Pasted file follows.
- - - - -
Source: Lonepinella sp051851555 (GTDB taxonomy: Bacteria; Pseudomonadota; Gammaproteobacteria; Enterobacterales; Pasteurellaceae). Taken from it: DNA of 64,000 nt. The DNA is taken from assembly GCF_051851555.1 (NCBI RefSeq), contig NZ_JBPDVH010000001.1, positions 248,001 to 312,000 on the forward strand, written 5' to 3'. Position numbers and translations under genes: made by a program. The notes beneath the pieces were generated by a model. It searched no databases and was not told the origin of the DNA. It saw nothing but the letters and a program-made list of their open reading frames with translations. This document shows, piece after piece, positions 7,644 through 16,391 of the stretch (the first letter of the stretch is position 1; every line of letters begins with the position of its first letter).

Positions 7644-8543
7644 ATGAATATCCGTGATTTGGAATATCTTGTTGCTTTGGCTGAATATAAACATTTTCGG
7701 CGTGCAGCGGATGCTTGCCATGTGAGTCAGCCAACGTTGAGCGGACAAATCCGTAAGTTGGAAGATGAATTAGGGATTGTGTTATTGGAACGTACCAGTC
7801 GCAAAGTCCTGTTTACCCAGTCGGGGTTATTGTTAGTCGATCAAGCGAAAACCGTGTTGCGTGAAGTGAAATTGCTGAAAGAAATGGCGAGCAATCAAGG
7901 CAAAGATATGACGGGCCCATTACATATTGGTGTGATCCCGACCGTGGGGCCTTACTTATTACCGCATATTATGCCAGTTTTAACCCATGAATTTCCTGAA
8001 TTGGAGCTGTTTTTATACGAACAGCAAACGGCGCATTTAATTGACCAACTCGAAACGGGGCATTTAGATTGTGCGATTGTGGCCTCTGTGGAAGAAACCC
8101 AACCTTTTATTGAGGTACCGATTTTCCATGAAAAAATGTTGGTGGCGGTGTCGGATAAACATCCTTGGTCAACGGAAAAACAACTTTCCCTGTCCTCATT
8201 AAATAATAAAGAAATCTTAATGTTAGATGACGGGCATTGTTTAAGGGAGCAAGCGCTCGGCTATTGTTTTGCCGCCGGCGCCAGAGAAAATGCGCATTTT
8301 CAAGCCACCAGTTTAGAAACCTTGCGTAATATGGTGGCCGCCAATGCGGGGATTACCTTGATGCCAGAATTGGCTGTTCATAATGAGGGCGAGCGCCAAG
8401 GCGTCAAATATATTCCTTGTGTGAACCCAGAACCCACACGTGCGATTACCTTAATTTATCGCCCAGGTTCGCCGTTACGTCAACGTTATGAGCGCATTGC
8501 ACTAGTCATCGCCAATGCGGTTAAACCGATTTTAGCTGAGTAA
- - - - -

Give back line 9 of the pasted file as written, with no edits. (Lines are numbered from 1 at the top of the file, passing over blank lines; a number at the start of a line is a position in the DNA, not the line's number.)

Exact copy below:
8201 AAATAATAAAGAAATCTTAATGTTAGATGACGGGCATTGTTTAAGGGAGCAAGCGCTCGGCTATTGTTTTGCCGCCGGCGCCAGAGAAAATGCGCATTTT